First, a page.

Fraud Alert: Some credit union members in Canada the subject of PHISHING emails

June 3, 2010

A rapidly growing form of Internet fraud is a practice known as "PHISHING."

Recently some credit union members have received emails that purportedly come from their credit union or one of its partners. These fraudulent emails PHISH for information, asking for personal identification such as your debit card number, PIN and/or Online Banking password. This fraud can lead to identity theft and financial loss.

PHISHING emails typically include upsetting or urgent statements to get people to react immediately. If you get an email that warns you that an account of yours will be shut down unless you reconfirm your information, do not reply or click on the link in the email.

How does PHISHING work?

The goal of criminals that send PHISHING emails is to lead consumers to believe that a request for information is coming from a legitimate company.

The e-mail messages direct victims to fraudulent websites that look exactly like your financial institution's website, where you are asked to enter personal and financial information.

Because the PHISH sites look entirely legitimate and the request appears to be coming from a trusted financial institution, victims enter their credit card numbers, Social Insurance Numbers, credit union/bank account information and address, phone number and e-mail details.

Any information entered into the PHISH site is captured by a criminal who will steal the victim’s identity to acquire new credit cards, redirect mail and open bank accounts in the victim’s name.

Even if a fraudulent website doesn't ask for information, it may contain spyware. By simply clicking on one of these PHISHING sites you may introduce a Trojan Horse virus that installs itself on your computer without your knowledge, and can track any typing you do, including when you enter your passwords and banking information. The Trojan horse spyware sends this information back to the criminal.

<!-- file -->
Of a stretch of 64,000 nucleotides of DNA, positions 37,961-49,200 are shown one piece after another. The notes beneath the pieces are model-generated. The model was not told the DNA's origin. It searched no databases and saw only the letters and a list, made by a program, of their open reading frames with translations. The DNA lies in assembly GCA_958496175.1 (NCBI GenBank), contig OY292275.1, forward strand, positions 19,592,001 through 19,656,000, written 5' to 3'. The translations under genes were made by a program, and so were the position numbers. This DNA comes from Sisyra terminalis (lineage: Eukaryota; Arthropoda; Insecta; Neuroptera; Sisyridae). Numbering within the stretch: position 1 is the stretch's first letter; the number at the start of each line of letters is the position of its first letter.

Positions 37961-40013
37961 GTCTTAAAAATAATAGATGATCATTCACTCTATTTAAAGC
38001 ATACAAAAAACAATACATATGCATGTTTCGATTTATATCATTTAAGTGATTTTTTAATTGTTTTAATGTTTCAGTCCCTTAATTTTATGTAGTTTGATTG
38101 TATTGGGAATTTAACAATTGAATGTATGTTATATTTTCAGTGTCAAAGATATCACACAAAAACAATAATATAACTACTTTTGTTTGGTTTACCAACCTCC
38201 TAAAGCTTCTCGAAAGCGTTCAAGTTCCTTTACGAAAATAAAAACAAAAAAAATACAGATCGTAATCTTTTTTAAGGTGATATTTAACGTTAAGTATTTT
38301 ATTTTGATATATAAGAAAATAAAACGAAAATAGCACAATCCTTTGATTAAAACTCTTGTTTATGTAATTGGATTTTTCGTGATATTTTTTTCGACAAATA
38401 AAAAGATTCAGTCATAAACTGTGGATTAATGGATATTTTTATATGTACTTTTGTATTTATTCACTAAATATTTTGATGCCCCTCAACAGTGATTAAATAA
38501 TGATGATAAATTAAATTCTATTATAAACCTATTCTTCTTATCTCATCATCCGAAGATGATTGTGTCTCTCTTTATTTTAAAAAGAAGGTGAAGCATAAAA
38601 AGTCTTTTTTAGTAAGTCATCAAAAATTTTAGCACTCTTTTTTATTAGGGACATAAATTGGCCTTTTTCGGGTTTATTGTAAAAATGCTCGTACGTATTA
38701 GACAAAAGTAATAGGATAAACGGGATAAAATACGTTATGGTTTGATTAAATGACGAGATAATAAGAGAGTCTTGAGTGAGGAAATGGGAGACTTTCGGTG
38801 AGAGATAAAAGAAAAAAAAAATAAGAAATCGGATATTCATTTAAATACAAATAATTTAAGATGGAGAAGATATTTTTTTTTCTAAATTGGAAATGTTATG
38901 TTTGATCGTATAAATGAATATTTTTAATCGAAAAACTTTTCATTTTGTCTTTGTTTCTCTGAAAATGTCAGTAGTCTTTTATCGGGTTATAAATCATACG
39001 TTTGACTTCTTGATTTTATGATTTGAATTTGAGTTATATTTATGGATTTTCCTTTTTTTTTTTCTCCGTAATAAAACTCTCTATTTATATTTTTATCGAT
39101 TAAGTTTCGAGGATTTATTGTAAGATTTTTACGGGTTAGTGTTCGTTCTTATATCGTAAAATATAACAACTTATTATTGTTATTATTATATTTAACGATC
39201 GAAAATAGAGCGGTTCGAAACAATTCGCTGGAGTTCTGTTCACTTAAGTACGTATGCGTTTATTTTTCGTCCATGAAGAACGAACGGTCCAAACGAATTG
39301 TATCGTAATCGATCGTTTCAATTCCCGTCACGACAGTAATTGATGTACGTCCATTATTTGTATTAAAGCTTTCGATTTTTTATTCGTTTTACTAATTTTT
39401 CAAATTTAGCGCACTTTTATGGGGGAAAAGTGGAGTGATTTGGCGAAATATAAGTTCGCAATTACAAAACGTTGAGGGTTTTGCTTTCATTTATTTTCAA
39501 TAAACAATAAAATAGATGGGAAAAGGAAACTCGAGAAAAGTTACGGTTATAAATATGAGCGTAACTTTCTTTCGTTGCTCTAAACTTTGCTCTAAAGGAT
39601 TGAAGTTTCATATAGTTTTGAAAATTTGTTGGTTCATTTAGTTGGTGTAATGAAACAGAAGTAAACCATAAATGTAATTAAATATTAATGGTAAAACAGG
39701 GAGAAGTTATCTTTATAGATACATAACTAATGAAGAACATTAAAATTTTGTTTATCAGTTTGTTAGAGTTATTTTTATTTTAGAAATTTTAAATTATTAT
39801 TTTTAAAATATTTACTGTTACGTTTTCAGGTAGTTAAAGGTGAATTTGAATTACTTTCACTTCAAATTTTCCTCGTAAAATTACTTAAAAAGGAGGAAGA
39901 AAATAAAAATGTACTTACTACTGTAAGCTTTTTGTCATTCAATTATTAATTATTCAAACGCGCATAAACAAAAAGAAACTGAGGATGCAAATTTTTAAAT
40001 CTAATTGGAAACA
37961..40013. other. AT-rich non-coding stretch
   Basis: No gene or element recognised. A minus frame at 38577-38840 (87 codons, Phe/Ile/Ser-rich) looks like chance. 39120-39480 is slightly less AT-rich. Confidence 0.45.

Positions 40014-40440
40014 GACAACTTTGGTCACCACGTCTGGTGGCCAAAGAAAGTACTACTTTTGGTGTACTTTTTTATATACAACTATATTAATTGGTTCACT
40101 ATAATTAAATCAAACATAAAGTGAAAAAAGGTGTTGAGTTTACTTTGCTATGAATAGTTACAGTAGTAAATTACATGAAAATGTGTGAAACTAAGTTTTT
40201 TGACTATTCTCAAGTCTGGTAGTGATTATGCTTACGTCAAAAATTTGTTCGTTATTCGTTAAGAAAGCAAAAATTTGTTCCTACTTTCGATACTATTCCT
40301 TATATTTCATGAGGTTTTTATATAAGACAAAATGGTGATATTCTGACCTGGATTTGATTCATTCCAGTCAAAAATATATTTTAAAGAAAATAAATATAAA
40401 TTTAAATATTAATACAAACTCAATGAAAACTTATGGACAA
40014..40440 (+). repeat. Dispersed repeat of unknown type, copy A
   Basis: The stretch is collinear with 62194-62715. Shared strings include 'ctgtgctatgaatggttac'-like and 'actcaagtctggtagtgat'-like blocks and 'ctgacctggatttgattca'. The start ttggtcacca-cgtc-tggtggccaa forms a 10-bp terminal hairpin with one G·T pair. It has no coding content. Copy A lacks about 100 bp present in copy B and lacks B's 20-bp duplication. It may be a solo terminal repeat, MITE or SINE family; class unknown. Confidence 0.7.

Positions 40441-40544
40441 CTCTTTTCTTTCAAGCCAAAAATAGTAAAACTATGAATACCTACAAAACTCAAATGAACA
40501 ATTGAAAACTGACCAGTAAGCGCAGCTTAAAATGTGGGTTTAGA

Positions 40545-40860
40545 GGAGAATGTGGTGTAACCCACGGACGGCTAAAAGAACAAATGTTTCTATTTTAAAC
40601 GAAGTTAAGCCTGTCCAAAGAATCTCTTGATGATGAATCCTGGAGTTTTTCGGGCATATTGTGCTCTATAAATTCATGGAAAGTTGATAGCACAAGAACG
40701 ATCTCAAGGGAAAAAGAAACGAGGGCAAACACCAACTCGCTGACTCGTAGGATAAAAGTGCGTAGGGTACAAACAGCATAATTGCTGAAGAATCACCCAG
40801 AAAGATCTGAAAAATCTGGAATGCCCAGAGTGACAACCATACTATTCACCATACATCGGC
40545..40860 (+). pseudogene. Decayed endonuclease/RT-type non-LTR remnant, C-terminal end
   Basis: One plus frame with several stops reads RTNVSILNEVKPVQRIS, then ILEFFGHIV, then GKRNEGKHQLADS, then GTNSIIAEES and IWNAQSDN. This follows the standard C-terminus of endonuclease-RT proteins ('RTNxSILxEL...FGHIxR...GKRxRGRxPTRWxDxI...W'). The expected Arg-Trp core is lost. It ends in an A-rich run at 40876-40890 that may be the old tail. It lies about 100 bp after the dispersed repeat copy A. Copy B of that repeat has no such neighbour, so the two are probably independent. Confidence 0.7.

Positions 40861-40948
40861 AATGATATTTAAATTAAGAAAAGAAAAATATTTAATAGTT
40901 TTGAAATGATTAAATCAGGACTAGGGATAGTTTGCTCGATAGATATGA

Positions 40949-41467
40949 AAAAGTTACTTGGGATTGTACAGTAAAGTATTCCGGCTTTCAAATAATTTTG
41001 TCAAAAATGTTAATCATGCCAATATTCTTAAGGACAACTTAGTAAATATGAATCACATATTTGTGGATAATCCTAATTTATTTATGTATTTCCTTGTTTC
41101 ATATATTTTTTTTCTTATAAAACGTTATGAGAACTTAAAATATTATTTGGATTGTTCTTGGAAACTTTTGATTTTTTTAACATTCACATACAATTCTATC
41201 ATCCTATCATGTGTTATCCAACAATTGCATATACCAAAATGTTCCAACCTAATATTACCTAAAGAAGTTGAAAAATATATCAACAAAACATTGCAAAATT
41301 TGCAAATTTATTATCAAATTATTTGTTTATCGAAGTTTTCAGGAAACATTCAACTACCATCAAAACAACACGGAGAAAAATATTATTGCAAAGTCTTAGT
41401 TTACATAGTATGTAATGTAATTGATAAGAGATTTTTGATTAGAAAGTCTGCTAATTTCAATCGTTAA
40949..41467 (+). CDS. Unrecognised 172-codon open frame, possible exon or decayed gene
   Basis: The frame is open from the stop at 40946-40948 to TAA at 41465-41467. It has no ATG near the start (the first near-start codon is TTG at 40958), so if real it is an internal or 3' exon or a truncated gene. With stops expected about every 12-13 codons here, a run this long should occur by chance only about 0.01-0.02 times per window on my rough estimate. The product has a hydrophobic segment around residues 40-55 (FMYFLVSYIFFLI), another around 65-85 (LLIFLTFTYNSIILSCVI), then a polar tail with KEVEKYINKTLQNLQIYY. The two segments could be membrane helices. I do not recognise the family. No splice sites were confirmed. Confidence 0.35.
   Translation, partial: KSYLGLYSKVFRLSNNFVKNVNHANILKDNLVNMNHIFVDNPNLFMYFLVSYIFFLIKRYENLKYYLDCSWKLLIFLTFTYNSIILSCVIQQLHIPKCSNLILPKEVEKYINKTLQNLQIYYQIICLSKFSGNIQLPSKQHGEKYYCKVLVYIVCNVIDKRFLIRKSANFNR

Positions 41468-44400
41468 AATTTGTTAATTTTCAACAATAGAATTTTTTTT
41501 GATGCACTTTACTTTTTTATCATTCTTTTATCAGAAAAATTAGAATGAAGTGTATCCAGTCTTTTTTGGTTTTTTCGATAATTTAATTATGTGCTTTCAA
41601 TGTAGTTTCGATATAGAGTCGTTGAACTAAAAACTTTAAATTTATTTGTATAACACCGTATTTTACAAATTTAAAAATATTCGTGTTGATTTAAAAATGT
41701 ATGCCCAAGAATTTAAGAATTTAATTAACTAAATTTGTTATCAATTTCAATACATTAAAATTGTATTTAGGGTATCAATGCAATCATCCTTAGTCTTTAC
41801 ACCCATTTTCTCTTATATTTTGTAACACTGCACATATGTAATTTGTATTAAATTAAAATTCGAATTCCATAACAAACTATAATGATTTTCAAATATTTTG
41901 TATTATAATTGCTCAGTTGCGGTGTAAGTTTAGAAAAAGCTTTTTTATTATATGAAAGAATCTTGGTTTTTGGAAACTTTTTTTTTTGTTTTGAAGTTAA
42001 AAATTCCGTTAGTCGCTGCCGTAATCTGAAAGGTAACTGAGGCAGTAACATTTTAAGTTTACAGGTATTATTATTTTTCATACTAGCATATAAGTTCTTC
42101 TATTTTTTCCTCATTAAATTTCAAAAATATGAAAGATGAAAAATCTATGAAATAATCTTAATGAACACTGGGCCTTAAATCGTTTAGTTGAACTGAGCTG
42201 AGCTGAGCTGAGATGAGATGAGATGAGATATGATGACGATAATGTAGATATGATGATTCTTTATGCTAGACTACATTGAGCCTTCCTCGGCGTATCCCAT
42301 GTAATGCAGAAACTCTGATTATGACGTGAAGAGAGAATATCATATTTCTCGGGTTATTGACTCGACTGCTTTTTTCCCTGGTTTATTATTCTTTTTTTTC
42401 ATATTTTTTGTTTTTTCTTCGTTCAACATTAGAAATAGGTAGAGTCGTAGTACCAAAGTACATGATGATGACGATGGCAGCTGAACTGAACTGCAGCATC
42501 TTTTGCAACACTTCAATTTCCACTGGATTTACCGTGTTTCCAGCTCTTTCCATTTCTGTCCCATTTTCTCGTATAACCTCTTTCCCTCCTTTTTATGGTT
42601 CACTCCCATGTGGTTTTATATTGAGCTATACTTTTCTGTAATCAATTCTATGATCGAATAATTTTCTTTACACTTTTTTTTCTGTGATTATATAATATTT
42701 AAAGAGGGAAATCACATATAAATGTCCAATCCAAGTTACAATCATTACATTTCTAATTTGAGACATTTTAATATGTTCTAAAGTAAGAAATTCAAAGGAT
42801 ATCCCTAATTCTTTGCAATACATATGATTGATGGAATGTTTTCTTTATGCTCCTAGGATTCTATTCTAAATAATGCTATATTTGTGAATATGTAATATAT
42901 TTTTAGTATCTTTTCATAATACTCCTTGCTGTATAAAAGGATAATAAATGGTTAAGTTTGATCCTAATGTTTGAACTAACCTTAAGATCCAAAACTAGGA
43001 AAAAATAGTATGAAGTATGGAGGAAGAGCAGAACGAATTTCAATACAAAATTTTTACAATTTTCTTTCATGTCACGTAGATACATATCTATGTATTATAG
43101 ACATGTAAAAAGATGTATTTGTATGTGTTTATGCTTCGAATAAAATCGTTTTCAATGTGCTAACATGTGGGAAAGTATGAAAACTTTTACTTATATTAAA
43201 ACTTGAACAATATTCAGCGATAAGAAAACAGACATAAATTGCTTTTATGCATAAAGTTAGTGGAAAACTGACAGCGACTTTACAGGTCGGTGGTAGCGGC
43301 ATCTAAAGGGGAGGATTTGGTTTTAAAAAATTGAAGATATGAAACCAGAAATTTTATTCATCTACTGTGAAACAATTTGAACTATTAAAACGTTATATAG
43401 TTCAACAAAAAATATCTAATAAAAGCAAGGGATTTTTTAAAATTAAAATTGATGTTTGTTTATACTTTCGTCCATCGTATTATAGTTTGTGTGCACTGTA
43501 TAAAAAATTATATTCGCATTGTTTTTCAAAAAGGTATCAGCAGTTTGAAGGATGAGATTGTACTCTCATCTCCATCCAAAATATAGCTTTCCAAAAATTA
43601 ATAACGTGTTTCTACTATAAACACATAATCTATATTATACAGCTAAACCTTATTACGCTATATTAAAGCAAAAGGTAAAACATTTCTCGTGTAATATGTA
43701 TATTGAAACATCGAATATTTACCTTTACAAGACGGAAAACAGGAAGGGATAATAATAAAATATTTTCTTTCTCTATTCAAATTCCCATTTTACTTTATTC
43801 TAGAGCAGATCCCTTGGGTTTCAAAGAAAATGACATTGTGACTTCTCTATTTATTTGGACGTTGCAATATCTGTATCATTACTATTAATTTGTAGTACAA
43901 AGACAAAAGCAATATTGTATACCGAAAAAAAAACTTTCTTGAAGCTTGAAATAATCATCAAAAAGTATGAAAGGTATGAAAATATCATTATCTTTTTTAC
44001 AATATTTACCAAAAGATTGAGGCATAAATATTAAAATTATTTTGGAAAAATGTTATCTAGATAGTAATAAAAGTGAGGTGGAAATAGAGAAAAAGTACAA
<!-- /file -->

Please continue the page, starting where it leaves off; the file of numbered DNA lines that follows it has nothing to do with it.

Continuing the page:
Teach yourself, your friends and family "PHISH" sense

  • Be suspicious of any e-mail with urgent requests for personal financial information. Outlook Financial and any other reputable financial institution or credit card company will not request personal or financial information in this manner. If you receive this type of e-mail or any other like it, simply delete the e-mail. Do not reply to emails that request your personal information.
  • Don't use web page links in an e-mail if you suspect the message, e-mail or website might not be authentic.
  • Avoid filling out forms in e-mail messages that ask for personal financial information.
  • Protect your computer with up-to-date antivirus software, spyware filters, email filters and firewalls.
  • Always ensure you're using a secure website when submitting sensitive information over the web.
  • If you receive an e-mail from Outlook Financial that looks suspicious, feel free to call an Outlook Financial representative at 1.877.958.7333 to confirm whether or not it is legitimate.

 For more tips to protect your privacy and security online, see our What you can do page.

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